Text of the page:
While Democrats and Republicans on Capitol Hill remain fiercely divided regarding the nation’s fiscal and social path, Palmdale and Lancaster continue to wallow in their own political “sandbox.” Instead of “reaching across the aisle” for camaraderie, solutions and goodwill, the respective city halls are firmly entrenched on each side of the so-called “Cactus Curtain.”
It’s an old term, probably dating back to 1962, when Palmdale broke away from Lancaster to become the first city in the Antelope Valley to incorporate. Until then, both communities appeared to share responsibility for developing the desert landscape into a livable, workable and profitable alternative to the San Fernando and Santa Clarita valleys, as well as making the region the world leader in aeronautics innovation and production with Edwards Air Force Base at the center. The biggest battles encountered then amounted to little more than the annual high school football rivalry.
Fifty years later, a dividing line has emerged at Avenue M, the thoroughfare that effectively divides mayors R. Rex Parris of Lancaster and his counterpart, Jim Ledford, in Palmdale. And like a determined “goal line stand,” each side is not budging—whether the subject be retail or auto malls, solar plants, federal lawsuits, election strategy, the use of parklands and even fireworks sales. Parris is nearing the middle of his third term as mayor of Lancaster (the city was incorporated in 1977); Ledford is serving his 11th term as mayor of Palmdale.
The cities are demographically and economically similar, but the two political leaders have an almost nonexistent working relationship—even though the two once served in the Antelope Valley Republican Assembly. From Parris holding up a “Chuckie Doll” at a council meeting this year in mockery of Ledford, to the former claiming the latter is a “bully” running his own “fiefdom,” the rhetoric has been strong and often vitriolic. Today, Palmdale puts out a regular email to the press debunking what it claims are “unsubstantiated” public statements from Lancaster, with the latter city quickly following suit.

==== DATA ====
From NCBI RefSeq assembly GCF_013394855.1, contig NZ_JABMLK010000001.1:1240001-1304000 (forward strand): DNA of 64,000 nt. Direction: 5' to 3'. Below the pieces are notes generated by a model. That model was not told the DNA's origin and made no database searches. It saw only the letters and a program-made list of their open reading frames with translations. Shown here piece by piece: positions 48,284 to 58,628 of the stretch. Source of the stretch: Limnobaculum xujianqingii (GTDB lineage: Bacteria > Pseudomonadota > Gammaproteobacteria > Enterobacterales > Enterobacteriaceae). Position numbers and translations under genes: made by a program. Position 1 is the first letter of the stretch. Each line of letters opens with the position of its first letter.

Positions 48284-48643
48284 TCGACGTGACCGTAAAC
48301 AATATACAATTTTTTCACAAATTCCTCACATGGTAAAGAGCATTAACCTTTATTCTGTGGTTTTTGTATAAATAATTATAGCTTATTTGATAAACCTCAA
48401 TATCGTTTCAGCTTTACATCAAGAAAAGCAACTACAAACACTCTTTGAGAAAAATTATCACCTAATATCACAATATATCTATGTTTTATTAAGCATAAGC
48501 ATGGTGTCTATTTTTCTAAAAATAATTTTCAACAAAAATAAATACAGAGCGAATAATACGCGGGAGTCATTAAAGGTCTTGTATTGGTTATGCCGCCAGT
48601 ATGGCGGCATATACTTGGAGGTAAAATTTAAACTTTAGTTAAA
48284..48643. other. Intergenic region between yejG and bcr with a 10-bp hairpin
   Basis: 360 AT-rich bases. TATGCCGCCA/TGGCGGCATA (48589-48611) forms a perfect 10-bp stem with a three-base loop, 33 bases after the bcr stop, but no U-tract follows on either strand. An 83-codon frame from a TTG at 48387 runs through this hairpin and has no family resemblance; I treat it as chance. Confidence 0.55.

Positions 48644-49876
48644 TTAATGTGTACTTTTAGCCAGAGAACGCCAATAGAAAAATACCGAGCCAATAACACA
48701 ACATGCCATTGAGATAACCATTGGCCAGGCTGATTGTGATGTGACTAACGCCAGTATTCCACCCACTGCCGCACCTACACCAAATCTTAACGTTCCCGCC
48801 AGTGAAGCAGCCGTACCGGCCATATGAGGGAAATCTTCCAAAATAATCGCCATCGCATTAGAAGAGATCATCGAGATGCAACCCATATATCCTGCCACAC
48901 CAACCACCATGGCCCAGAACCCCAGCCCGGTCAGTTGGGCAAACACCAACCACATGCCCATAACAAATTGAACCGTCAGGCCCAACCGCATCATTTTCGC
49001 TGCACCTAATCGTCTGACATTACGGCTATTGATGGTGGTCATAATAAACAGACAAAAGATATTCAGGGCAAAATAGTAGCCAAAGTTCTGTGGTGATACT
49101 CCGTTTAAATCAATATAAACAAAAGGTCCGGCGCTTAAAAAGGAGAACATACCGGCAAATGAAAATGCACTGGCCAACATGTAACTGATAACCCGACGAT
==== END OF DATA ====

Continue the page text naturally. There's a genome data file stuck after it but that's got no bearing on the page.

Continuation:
The war of words may have begun in earnest in 1990 with the construction of Palmdale’s Antelope Valley Mall on Rancho Vista Boulevard. The mall eventually lured away Lancaster’s J.C. Penney and Sears stores, touching off a continued campaign of economic warfare which, by Parris’ estimate, has cost both cities more than $100 million in lost revenue. The mall’s location was bitterly contested for several years until Palmdale offered the developer millions in incentives to build on the site near Highway 14 in the city.
Two years later, Palmdale built an auto mall . . . Lancaster built its own shortly afterwards. While both auto malls were to receive millions in government aid to stay in business, Palmdale eventually won the “stare down” when it decided to take full control of its facility from the various automakers for $6 million ... along with the promised federal aid.
In 1993, Lancaster gave $7.3 million in redevelopment funds to a developer to help build a Costco; later the city handed over 4.5 acres of parkland to keep the big-box retailer pleased. In short order, Palmdale city hall agreed to refund up to $2 million in sales tax revenue in a successful effort to entice Dillard’s department store not to open in Lancaster and to come to their city. Like a high-stakes tennis match, the economic ball has kept bouncing across Avenue M.